Hillary's Hasbara Operation
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From the Los Angeles Times:

Be nice to Hillary Clinton online — or risk a confrontation with her super PAC

By Evan Halper

When the Internet’s legions of Hillary hecklers steal away to chat rooms and Facebook pages to vent grievances about Clinton, express revulsion toward Clinton and launch attacks on Clinton, they now may find themselves in a surprising place – confronted by a multimillion dollar super PAC working with Clinton.

Hillary Clinton’s well-heeled backers have opened a new frontier in digital campaigning, one that seems to have been inspired by some of the Internet’s worst instincts. Correct the Record, a super PAC coordinating with Clinton’s campaign, is spending some $1 million to find and confront social media users who post unflattering messages about the Democratic front-runner.

In effect, the effort aims to spend a large sum of money to increase the amount of trolling that already exists online.

The plan comes as Clinton operatives grapple with the reality that her supporters just aren’t as engaged and aggressive online as are her detractors inside and outside the Democratic Party.

The lack of engagement is one of Clinton’s bigger tactical vulnerabilities, particularly when compared with rivals like Donald Trump, whose viral social media attacks are legion, and Sen. Bernie Sanders, who is backed by a passionate army of media-savvy millennials.

Some experts on digital campaigns think the idea of launching a paid army of “former reporters, bloggers, public affairs specialists, designers” and others to produce online counterattacks is unlikely to prove successful. Others, however, say Clinton has little choice but to try, given the ubiquity of online assaults and the difficulty of squelching even provably untrue narratives once they have taken hold.

At the same time, however, using a super PAC to create a counterweight to movements that have sprung up organically is another reflection of the campaign’s awkwardness with engaging online, digital pros said.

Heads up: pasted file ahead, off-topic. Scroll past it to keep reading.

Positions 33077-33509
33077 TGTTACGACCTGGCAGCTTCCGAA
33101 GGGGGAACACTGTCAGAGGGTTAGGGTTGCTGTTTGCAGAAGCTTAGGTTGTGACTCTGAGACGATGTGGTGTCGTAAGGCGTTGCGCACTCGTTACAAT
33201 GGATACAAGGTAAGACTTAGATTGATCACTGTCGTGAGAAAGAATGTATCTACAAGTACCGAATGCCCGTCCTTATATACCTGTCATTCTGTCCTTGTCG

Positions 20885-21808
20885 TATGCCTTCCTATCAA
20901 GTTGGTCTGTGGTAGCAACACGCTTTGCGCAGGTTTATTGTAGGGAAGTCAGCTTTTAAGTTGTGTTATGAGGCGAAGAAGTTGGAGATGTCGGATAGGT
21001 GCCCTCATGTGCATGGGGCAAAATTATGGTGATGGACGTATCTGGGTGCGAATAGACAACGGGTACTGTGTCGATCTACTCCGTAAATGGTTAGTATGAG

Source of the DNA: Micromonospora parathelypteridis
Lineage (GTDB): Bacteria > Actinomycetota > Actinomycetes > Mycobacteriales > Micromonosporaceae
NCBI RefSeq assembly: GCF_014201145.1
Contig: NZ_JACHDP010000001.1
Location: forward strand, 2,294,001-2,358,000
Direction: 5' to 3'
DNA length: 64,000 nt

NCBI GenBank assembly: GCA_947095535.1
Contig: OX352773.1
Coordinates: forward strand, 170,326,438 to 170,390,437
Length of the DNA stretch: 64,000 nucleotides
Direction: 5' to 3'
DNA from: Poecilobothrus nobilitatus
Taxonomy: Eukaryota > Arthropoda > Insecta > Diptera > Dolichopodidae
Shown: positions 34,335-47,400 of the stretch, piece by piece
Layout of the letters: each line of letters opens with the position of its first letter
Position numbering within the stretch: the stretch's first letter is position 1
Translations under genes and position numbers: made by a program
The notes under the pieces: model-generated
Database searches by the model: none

“It is meant to appear to be coming organically from people and their social media networks in a groundswell of activism, when in fact it is highly paid and highly tactical,” said Brian Donahue, chief executive of the consulting firm Craft Media/Digital.

“That is what the Clinton campaign has always been about,” he said. “It runs the risk of being exactly what their opponents accuse them of being: a campaign that appears to be populist but is a smokescreen that is paid and brought to you by lifetime political operatives and high-level consultants.”

The task force designed to stop the spread of online misinformation and misogyny is the brainchild of David Brock, a Clinton confidant who once made a career of spreading such misinformation and misogynistic attacks against her and Bill Clinton. His critics say he kept his taste for dirty tricks when he switched sides to become one of the Clintons’ most valued operatives. …

You know … for kids!


When actor Tim Robbins was confronted on Twitter after making the dubious assertion that election fraud is robbing Sanders of votes, he accused tweeters who challenged him of being paid shills for Brock. Within an hour, he had directed a variation of the same message at 88 different tweeters:

“Dear @CorrectRecord operatives, Thank you for following today’s talking points. Your check is in the mail. Signed, @davidbrockdc”

Those independent tweeters who challenged Robbins were not on Brock’s payroll. Correct the Record is not paying activists outside the organization to send messages, although it is arming them with instructions, talking points and postable infographics.

But the Robbins response confirmed a well-established rule of social media: The kind of confrontations Correct the Record is manufacturing almost never win converts.

Social media scholars say that’s not necessarily a problem.

“It will get the people already supporting Hillary Clinton riled up and more excited,” said Filippo Menczer of the Center for Complex Networks and Systems Research at Indiana University, who researches how and why misinformation takes hold on social media.

That was my conclusion back in 2013 when commenting on an Israeli article about Israel’s elaborate hasbara program:

Although this Israeli system has been widely rumored to be operative for years, my first thought was that this didn’t sound very cost-effective. After all, plenty of people, some of them quite talented writers, like to comment for free.

On the other hand, this should allow the Netanyahu government to systematically identify and evaluate its verbalist supporters at an early age, and then reward the ones it likes most.

The Russian government has set up a hasbara system similar to Israel’s. America, in contrast, has lots of Volunteer Auxiliary Thought Police.

[Comment at Unz.com]

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